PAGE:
Eagle’s Nest at Sunset - Photograph Jim Miller

Q: Every photo has a story. Unfortunately, you cannot tell every story at this event. Give us a teaser about one story you will tell…

A: I’m always amazed at what animals seem to know that humans don’t…what they can sense long before we can. Take a look at the photo I call “Eagle’s Nest at Sunset.” What wrong with the nest?

Q: What is the most surprising thing you've learned about the animal kingdom?

A: “Free as a bird” they say—ha! I’m continually surprised at how hard life is in the wild. From a 40-50% infant mortality rate to the dangers of migration to the daily fight to find food and avoid predators, I am just amazed by how strong willed, resilient and adaptable animals are.

Q: Where are some of your favorite places to shoot?

A: Oh, The Nature Conservancy Emiquon Restoration is a favorite place for migrating birds. Chautauqua National Wildlife Refuge is very good for geese, ducks and shore birds. Banner Marsh is great for mute swans and geese. River Beach Road in Chillicothe is a good place to look for wintering eagles. Forest Park Nature Center in Peoria is a great place, especially for wild turkeys. And our/your backyard is good for a variety of birds and furry critters.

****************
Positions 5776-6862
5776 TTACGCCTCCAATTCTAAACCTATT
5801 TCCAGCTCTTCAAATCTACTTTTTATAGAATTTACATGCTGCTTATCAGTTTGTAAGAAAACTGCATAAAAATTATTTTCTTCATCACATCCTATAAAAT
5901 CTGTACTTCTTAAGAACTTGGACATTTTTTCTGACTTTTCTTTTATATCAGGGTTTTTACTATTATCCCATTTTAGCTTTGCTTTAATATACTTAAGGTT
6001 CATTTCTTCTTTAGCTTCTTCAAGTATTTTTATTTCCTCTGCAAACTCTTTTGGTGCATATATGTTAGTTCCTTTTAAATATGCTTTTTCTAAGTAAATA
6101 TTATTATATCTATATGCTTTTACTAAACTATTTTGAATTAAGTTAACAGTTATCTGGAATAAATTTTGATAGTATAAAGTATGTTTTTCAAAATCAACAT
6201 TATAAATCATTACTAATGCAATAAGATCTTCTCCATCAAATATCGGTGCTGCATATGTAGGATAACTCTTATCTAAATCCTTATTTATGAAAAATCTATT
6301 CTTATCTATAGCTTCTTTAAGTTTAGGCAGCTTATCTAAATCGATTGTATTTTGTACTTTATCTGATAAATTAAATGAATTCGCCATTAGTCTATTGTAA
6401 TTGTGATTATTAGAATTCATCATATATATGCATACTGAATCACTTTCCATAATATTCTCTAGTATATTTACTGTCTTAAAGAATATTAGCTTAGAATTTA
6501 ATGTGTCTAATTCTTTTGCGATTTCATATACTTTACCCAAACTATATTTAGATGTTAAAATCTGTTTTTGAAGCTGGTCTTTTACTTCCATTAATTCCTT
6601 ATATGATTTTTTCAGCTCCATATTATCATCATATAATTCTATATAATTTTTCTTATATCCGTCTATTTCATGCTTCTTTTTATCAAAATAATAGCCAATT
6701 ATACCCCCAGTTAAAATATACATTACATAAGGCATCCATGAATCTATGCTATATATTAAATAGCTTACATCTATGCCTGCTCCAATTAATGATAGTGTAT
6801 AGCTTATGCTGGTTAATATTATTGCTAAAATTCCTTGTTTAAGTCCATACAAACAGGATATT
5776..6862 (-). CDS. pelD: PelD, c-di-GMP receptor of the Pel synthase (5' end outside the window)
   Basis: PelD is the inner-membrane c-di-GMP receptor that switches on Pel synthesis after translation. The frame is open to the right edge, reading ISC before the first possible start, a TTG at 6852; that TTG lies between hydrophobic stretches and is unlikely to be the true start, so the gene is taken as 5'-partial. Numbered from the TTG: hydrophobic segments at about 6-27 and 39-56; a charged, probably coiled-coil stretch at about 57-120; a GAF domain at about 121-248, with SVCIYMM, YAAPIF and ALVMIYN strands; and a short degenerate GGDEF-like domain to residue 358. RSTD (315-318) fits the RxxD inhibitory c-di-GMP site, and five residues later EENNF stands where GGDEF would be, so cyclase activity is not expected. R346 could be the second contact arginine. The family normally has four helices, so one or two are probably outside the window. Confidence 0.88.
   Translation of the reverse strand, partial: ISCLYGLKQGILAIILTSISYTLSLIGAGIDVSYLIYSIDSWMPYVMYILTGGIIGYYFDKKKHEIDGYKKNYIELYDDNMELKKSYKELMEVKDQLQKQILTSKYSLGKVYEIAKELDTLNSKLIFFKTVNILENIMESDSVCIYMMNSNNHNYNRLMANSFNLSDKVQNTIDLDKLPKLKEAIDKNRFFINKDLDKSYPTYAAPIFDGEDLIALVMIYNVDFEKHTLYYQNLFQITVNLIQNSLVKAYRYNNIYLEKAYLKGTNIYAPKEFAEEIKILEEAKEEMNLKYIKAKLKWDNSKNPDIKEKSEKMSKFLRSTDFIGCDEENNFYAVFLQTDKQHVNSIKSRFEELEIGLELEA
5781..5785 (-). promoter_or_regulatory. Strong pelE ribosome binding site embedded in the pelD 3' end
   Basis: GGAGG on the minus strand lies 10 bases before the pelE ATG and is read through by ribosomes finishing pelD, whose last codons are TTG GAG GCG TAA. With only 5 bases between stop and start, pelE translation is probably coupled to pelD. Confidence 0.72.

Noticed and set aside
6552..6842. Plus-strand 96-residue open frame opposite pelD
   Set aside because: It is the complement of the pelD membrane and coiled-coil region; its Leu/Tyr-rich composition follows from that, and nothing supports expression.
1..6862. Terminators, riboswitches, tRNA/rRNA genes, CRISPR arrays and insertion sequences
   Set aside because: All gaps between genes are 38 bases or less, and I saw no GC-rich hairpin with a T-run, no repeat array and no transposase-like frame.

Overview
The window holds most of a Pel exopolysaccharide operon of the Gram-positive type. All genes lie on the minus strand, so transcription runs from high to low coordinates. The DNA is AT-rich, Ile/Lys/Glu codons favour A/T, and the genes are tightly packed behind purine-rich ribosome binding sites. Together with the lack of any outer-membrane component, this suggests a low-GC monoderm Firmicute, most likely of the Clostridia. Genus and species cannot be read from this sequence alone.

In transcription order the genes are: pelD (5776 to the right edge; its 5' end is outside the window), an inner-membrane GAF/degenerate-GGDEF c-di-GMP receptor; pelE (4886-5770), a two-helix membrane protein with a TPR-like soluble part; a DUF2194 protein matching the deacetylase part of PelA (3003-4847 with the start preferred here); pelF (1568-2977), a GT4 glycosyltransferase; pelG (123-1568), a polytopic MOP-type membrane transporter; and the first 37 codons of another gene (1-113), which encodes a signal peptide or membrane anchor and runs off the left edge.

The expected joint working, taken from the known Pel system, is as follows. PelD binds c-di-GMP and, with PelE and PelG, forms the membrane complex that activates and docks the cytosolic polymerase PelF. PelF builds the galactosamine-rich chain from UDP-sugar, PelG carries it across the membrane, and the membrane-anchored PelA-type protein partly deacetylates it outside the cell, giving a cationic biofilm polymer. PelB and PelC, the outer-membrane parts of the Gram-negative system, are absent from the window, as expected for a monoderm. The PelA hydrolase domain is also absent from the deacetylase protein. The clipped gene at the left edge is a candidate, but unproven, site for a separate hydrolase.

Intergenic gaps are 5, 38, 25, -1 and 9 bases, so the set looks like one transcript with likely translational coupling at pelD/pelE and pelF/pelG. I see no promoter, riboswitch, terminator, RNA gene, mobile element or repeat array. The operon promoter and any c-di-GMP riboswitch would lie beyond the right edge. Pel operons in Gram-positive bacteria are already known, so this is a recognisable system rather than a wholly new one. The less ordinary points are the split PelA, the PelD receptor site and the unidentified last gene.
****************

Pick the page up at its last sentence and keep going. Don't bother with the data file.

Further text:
Q: Give us a tip or two to help members who might want to improve their photography skills.

A: My #1 tip is: Don’t ask Jayne! My wife is as interested in my subject matter as I am, but doesn’t know—or want to know—about the technical photography part. Seriously, though, if your local camera shop offers classes, take advantage of them and look into any local camera clubs. I’ve gotten to hear and meet several big name professional photographers brought in by the Peoria Camera Club each spring. You should definitely experiment with lighting. Side lighting, for example, can provide depth to your image. And back lighting can be interesting and dramatic. Also, make sure that your subject’s eyes are open, in sharp focus and have a catch light if possible. This will make your subject look alive. And my most important tip to aspiring nature photographers? Don’t skimp on your tripod and head. Always use the heaviest that your spouse can carry. (A little tip I picked up from Rod Planck, a professional nature photographer from Michigan.)

Q: We know it's like choosing a favorite child, but tell us your current favorite photograph.